Hong Kong and China are the "most dangerous" places to surf the Web based on country domain, according to McAfee's annual assessment of the riskiest and safest places in cyberspace.
"We looked at the major categories, including exploits by drive-by downloads, spam, and downloads that come with malware such as viruses," says McAfee analyst Shane Keats about the security company's new report, titled "Mapping the Mal Web Revisited." He describes the report as a bit like a "Lonely Planet" travel guide for the Web, adding, "Danger on the Web is very fluid."
The report, based on the Web-crawling and analysis technologies that power McAfee's SiteAdvisor tool for safe Web surfing, looked at 9.9 million heavily trafficked Web sites in 265 countries ending in country domain codes, such as .br for Brazil.
McAfee also analyzed the malware consequences of visiting the more generic top-level domains, such as .com and .org. While McAfee doesn't claim to have crawled over the entire Web, it believes it viewed 95 percent of Web traffic in the top 74 countries where the Web is used the most.
While the "Information" (.info) domain name is judged by McAfee to be the most dangerous among the generic ones with 11.7 percent risky sites, it's Hong Kong and China that stand out in this year's study as dangerous on the country level.
Hong Kong (with its .hk domain) had ranked 28th in last year's study but jumped to No. 1 to gain the "most dangerous" title. China, which had ranked #11 in last year's report, jumped to the #2 spot for riskiest this year. The McAfee report says 19.2 percent of all sites tested associated with .hk were dangerous and 11.2 percent associated with .cn were.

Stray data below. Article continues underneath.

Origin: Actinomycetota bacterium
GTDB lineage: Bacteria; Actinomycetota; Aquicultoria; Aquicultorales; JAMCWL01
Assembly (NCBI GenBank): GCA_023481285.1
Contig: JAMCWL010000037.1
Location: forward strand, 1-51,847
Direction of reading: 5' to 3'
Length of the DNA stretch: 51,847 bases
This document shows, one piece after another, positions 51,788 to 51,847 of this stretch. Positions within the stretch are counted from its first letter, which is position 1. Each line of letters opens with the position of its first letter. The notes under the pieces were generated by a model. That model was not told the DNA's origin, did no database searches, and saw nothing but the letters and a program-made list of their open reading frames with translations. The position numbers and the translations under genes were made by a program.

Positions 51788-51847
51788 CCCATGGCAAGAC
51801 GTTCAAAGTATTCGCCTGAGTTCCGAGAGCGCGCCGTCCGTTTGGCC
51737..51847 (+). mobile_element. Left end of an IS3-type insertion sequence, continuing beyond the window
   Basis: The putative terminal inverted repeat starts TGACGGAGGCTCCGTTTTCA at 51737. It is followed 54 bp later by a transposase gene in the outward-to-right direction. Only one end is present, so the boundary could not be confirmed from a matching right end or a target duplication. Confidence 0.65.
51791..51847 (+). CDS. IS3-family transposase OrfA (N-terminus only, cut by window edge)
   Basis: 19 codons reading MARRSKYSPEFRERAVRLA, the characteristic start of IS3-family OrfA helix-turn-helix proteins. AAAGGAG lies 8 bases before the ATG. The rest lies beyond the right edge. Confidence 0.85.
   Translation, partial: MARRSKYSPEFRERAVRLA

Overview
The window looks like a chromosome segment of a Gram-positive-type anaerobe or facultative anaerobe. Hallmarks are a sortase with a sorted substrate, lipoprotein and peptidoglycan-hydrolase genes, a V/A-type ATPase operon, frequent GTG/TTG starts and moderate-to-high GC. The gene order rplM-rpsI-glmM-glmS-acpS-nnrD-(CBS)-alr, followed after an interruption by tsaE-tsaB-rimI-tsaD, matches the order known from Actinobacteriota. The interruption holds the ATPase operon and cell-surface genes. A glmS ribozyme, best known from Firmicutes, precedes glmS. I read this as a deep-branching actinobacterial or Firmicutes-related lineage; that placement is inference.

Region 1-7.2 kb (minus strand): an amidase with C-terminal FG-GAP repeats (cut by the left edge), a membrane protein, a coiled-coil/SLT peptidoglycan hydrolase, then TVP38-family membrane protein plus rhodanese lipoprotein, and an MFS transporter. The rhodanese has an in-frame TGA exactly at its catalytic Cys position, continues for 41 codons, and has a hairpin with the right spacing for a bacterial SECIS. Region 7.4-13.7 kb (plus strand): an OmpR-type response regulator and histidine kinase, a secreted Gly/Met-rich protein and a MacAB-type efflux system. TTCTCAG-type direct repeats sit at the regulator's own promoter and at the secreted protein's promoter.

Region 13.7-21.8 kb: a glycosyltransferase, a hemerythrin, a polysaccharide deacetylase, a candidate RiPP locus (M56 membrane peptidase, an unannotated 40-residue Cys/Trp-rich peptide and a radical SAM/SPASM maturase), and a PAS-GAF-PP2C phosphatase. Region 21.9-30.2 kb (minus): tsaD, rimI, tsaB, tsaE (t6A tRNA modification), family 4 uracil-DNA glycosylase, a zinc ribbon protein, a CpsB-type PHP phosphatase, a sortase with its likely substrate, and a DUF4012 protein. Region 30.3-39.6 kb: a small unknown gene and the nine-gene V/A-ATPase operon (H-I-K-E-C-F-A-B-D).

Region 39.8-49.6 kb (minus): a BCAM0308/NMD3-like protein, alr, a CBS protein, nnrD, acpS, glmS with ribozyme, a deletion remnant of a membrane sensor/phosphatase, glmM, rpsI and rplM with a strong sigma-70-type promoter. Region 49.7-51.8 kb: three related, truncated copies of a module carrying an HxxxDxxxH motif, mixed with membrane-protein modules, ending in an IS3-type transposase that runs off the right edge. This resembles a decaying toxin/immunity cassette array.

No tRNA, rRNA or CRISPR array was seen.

As to why the situation in Hong Kong worsened over the past year, McAfee pointed to statements provided by Bonnie Chun, an official with the Hong Kong Domain Name Registration Company, about decisions that might have inadvertently encouraged scammers.
Among the statements attributed to Chun were making the Hong Kong online registration process "more user-friendly" by allowing registration of several domains at one time as well as "buy-one, get-two domains." As a consequence, "phishers usually registered eight or more domains at one time." Hong Kong last year began to tighten policies to rectify the situation.
China may have soared to the top spot because the country is among the most inexpensive places to register, with the wholesale price for .cn "now being about 15 cents," according to the McAfee report.
Keats adds that China may have "poor controls" on domain registration as well. Registering an e-mail address at a Chinese (.cn) Web site is "dramatically more risky than it was last year," the McAfee report states. "Test registrations receiving high-volume, spammy e-mail more than doubled, from 17.2 to 39.7 percent"
Last year's No. 1 riskiest domain was associated with the tiny island nation of Tokelau (.tk) which had made Web registration there free. But the nation now no longer offers free anonymous registration -- bringing an improvement of 85.8 percent under the McAfee rating system.
McAfee also ranked what it considers the top five "least-risky" top-level domains as Slovenia (.sl), Norway (.no), Japan (.jp), Governmental (.gov) and Finland (.fl). Each of these were said to have 0.2 percent or fewer domains rated as risky.